I pick up speed very quickly going into the first three bends. Fortunately, the road is dry and the sparse traffic, made up of a few cars, fellow cyclists and the occasional cow, is visible from far away.
I hit 80 Km/h as my pedals are freewheeling in the highest gear. I would later see that my top speed reached a frightening 98 Km/h. It did not feel that fast, although I did overtake a van that was stuck behind three cyclists.
The villages and popular ski resorts of the Paznaun valley – Galtür, Ischgl, Kappl and See – fly past at this stage and it just takes roughly an hour to get to get to the last feed station in Pians. I stop only briefly and then carefully negotiate with cramping legs the rising road back to St. Anton.
Even though there are only 20 odd kilometers to go, I have no energy left and the remainder of the route is ascending. In Pettneu, the incline is a little bit steeper, but I just put the head down with grinding teeth, knowing that I am nearly there.
In St. Jakob my wife and my parents are by the side of the road, cheering me on with much enthusiasm. I barely have the energy to acknowledge them and stopping is out of the question, but it gives me the last boost that I need to get to St. Anton.
In my mind, I envisaged picking up speed on the long straight up the pedestrianized zone to the finishing line. In the real world, however, I can only just about maintain my crawling pace. People by the side of the road give me a friendly clap as I work my way past.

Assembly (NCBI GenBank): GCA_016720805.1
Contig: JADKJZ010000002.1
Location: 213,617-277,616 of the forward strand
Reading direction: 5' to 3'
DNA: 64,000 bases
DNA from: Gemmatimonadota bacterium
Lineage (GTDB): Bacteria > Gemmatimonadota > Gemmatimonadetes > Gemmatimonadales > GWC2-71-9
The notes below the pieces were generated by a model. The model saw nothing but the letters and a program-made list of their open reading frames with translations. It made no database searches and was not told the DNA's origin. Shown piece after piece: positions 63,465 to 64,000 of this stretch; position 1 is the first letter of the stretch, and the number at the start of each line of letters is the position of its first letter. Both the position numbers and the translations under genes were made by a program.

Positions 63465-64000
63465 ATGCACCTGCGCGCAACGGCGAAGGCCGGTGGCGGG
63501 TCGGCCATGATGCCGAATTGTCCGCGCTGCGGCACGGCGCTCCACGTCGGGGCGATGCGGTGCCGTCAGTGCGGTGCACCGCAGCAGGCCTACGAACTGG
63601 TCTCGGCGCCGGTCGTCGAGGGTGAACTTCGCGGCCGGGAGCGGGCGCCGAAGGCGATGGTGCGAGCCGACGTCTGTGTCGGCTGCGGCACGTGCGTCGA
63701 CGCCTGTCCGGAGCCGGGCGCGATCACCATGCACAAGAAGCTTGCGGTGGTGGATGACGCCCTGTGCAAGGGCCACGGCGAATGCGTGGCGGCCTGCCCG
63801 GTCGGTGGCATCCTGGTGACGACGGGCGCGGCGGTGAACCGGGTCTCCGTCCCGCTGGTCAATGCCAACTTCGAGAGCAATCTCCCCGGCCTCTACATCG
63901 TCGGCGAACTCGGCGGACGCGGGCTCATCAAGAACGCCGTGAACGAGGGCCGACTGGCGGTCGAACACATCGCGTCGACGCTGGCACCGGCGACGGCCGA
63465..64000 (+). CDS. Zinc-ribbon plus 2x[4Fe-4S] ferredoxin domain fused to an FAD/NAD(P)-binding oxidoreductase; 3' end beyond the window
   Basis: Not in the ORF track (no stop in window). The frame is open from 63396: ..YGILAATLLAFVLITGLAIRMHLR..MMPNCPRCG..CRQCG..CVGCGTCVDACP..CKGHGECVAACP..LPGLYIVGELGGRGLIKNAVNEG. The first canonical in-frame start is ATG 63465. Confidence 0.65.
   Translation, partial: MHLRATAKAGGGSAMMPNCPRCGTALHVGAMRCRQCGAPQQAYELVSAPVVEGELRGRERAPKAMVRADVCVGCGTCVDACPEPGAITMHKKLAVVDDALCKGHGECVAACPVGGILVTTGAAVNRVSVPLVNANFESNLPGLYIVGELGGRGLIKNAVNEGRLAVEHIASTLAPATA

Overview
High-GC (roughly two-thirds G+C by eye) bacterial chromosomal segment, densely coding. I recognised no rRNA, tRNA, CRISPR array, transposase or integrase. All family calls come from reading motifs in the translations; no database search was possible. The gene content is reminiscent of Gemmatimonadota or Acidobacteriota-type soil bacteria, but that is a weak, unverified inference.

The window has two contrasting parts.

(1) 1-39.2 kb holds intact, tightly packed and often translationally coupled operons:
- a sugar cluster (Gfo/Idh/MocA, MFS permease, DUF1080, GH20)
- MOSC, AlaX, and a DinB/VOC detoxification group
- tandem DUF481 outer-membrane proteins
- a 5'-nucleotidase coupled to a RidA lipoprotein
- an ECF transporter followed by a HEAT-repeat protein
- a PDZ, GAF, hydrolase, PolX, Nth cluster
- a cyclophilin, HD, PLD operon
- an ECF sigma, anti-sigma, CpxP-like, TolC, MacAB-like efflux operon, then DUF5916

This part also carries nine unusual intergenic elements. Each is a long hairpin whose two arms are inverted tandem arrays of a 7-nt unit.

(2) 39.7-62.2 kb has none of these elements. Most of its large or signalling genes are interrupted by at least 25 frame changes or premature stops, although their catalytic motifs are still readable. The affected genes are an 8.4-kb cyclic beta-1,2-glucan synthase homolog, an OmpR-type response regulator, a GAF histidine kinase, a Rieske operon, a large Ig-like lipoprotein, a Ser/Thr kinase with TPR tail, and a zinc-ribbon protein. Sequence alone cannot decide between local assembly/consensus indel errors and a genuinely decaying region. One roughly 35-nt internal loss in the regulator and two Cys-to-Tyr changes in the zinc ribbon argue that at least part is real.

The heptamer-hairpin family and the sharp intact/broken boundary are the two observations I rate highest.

I hear the announcer say: “And here is another straggler…. He knows he should have trained more.”
Is my mind playing tricks on me, I am wondering? Dude, you have no idea. I want to flip him the bird but thankfully I am too tired.
“Nevertheless, a good effort by Michael Klein from West Bay,” it blares over the speakers.
That last bit of patronizing is water off a fish’s back. Ha, get it? I hand back my time chip. It took me a total of 8 hours and 17 minutes and 7 hours and 28 minutes of riding time. Best Bike Split was spot on with its prediction!
And I am proud that I achieved the goal I set myself, proud that I managed to get over the two scary mountain passes, even though I am not entirely sure how. Proud that I picked a new sport and stuck with it.
But, for now, I need to sit down and not move for a bit.